Alvin H. Danenberg, DDS ● Nutritional Periodontist
November 30, 2015 [printfriendly]
Beginning about 10,000 years ago, the shape of our jaws started changing at a faster pace than the previous 200,000 years of modern humans. The change in jaw structure coincided with the advent of agriculture farming about 10,000 years ago and then later with the way mother’s fed their children.
Processed foods like baked goods, pasta, and refined sugars were created and grew in popularity after agriculture farming began 10,000 years ago. Processed foods were devoid of many nutrients that were necessary for normal bone growth. Also, eating lifestyles replaced nutrient-dense foods with processed foods. Without proper nutrients, jaw development was compromised.
Processed foods also were very soft and didn’t require much chewing. Since forceful chewing was no longer necessary, the jawbones and muscles did not have to be as strong as they needed to be when foods were tougher and harder. So, the size of the jaw and the size of the muscles began to shrink.
The jawbone didn’t change for all people. For example, today’s hunter-gatherer societies that are located in various spots around the world do not eat any processed foods. They only eat what they can hunt and gather. They have relatively healthy jaws and healthy bodies. However, when some of these individuals migrated to different “modern” societies and replaced their traditional diets with highly processed “western diets”, things began to change. These individuals over time developed chronic diseases and dental problems, and they had offspring with increased dental abnormalities.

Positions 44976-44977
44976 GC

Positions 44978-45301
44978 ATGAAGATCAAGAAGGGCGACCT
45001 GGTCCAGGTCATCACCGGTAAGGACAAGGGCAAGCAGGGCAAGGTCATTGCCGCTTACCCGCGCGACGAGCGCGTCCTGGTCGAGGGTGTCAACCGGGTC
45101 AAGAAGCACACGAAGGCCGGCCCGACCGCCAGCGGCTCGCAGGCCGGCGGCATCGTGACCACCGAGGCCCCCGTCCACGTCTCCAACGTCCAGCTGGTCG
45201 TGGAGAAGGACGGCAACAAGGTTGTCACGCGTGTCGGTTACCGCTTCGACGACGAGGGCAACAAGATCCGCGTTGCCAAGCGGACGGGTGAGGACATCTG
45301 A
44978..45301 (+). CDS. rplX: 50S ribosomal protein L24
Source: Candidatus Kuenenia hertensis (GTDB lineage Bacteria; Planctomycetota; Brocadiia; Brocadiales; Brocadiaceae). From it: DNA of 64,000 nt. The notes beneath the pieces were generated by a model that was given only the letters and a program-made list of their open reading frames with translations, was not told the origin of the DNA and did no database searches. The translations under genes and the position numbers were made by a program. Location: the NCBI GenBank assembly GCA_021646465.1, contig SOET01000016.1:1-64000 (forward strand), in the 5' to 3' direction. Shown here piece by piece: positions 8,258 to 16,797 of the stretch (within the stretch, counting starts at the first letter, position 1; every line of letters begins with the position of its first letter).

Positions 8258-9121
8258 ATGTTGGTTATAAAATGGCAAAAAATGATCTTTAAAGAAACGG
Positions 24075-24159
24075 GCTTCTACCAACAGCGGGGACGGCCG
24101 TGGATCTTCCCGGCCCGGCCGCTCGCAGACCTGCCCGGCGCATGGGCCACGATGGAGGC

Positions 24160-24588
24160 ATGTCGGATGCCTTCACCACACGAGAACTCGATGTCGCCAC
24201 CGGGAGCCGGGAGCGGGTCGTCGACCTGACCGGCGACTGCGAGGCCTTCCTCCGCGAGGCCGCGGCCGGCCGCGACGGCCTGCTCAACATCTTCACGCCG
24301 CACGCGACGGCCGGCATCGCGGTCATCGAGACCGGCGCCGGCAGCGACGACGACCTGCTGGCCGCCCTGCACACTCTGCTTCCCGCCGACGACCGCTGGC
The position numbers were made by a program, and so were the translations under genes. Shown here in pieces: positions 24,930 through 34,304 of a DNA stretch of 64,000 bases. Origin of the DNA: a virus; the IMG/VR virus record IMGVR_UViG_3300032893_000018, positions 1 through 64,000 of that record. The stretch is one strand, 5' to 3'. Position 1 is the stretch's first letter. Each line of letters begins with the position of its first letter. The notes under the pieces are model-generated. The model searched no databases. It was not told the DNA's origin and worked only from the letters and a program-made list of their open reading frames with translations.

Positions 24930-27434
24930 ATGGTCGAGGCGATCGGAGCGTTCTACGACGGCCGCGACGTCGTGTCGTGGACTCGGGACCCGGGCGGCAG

Another factor affecting a change in the shape of the jaw was a decrease in mothers who were breastfeeding their babies. Breastfeeding allowed the baby’s palate to develop and grow normally. When bottle-feeding replaced breastfeeding in the 1800s, infants’ jaws were not able to properly grow because of a lack of normal stimulation from the human breast. Without proper stimulation, the upper jaw was challenged to grow wide enough to allow room for the teeth to erupt.
What I have described is not universally accepted. Not surprisingly, there is controversy. But, eating nutrient-dense foods that represent the nutrition of our primal ancestors will provide our body with the necessary fuel required for proper cell growth and function. Eating raw foods as well as crunchy foods like nuts and seeds will stimulate and exercise the muscles and bones of the jaw. In addition, when mothers breastfed their children, these children were healthier than those that were not breastfed. (Here, Here)
Our health and our children’s health are dependent on these primal and natural lifestyles.